One of two men previously convicted of murdering 14-year-old Chelsey Acorn of Abbotsford has been granted bail while he awaits his new trial.
Judge Brian Joyce ruled Tuesday in B.C. Supreme Court in Chilliwack that Dustin Moir, 27, be released from prison on a $200,000 surety. This means another person will be responsible for paying the sum if Moir breaches any of his court-ordered conditions.
Moir was convicted in February 2010 of the 2005 first-degree murder of Acorn and received a life sentence with no chance of parole for 25 years.
He appealed the decision, and his conviction was overturned in January of this year on the basis that the trial judge erred in some of his instructions to the jury.
A new trial has been ordered and is expected to begin in the fall of 2014.
Joyce’s reasons for granting bail cannot be revealed due to a publication ban.
Moir, wearing red prison garb and sporting a buzz cut, was present for the ruling, but showed no reaction. Two of his supporters in the courtroom broke down and hugged when the decision was read.
The conditions of Moir’s release include that he be on good behaviour, reside with his wife, abide by a daily curfew of 9 p.m. to 6 a.m., and seek/maintain employment.
Moir’s father, Jesse Blue West, 60, is currently serving a life sentence in relation to Acorn’s murder. He was convicted in January of this year, and has applied for an appeal.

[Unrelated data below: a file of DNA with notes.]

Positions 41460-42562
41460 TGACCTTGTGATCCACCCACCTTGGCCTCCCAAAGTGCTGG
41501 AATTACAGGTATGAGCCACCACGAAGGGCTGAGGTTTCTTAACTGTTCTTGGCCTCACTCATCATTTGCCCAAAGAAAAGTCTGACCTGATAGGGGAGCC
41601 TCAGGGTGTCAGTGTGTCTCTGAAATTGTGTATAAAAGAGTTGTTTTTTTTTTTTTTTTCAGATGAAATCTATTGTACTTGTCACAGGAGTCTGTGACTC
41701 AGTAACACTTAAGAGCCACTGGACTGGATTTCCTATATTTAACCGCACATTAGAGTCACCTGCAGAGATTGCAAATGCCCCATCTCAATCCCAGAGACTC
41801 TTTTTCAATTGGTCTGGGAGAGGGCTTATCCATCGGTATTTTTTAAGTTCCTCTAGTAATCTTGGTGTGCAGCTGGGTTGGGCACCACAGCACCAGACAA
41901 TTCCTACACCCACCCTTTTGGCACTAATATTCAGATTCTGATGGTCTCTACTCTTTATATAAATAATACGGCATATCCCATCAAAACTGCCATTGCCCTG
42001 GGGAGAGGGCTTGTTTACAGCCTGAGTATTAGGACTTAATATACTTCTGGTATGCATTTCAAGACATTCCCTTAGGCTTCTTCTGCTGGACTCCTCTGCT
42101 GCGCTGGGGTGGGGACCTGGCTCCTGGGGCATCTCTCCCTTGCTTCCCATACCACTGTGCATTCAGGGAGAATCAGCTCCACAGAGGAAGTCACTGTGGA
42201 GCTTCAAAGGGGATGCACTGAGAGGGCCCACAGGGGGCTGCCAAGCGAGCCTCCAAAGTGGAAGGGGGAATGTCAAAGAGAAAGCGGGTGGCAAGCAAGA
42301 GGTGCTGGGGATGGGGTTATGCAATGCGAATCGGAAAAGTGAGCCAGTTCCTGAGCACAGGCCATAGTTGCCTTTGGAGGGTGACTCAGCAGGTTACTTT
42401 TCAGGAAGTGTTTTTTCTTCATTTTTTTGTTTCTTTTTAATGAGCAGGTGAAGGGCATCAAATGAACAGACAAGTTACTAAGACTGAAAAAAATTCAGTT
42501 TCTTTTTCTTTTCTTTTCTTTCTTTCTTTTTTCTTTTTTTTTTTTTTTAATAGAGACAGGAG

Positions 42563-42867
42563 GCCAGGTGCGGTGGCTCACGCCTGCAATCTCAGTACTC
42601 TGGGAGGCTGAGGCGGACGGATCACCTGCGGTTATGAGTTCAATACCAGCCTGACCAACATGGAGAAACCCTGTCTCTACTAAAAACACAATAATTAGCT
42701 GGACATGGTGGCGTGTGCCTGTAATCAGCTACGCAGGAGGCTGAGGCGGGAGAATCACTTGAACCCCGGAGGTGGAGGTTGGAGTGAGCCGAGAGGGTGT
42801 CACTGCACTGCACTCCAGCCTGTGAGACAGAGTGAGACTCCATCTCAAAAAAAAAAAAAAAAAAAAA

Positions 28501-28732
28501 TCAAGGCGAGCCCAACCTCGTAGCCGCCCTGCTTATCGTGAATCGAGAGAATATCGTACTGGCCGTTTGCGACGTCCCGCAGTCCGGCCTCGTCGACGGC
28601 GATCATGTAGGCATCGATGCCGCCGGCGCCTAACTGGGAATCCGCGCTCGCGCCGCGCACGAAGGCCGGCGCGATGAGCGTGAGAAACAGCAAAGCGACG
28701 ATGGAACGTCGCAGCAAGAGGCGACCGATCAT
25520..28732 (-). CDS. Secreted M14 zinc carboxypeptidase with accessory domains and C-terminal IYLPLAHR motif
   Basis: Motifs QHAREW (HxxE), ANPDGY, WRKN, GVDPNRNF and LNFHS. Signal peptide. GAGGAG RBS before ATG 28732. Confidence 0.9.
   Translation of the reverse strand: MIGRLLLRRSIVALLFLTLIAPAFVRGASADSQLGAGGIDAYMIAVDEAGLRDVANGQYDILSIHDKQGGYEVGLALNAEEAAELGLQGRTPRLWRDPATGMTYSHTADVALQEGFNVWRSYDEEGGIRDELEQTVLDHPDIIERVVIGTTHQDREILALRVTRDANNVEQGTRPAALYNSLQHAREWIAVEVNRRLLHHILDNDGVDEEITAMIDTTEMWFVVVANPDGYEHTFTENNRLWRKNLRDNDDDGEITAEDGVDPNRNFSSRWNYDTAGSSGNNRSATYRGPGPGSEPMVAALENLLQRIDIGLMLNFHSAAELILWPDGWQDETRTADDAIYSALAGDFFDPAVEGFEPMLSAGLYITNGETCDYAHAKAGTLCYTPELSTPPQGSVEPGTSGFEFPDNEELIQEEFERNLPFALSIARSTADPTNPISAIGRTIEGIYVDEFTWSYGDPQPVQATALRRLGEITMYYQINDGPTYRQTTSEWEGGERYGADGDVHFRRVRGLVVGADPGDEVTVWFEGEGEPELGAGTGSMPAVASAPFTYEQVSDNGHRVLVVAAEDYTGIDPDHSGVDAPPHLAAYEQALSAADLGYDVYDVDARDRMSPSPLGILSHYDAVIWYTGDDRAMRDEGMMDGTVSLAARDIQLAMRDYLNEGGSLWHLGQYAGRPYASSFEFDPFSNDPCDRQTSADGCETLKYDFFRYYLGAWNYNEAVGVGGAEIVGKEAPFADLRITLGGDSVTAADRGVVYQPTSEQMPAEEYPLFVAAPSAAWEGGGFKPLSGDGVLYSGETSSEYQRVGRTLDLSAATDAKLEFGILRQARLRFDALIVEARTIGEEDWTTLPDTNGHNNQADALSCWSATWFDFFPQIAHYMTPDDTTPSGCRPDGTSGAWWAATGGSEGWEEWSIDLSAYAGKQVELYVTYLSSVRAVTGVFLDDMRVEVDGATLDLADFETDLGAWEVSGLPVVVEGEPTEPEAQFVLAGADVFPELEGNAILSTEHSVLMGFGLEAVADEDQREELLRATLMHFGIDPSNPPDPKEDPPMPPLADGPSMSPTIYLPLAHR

Acorn (in photo at left) was reported missing from an Abbotsford group home on June 10, 2005. Her remains were found April 8, 2006 in a shallow grave near the Carolin Mines exit off the Coquihalla Highway outside of Hope.
She had been buried naked, and an autopsy determined that her skull had been crushed with a large rock sometime in the fall of 2005.
West, a former long-haul trucker from Surrey, and Moir, from Mission, were charged with her murder in 2007. West has been in custody ever since, but Moir was out on bail while he awaited trial.
Their trial began in November 2009, but West’s proceedings were severed from Moir’s two months later and didn’t begin until September 2011.
Most of the Crown’s case in both trials was based on evidence gathered in separate “Mr. Big” operations in which undercover police officers posed as members of a criminal organization.
West and Moir were each videotaped confessing to the “boss,” but both testified at their trials that they had lied to win favour with the crime ring.
Moir testified that his father strangled Chelsey, and his only involvement was in helping to bury her body.
West testified that Moir accidentally killed Chelsey after he struck her during an argument, and West then buried her body.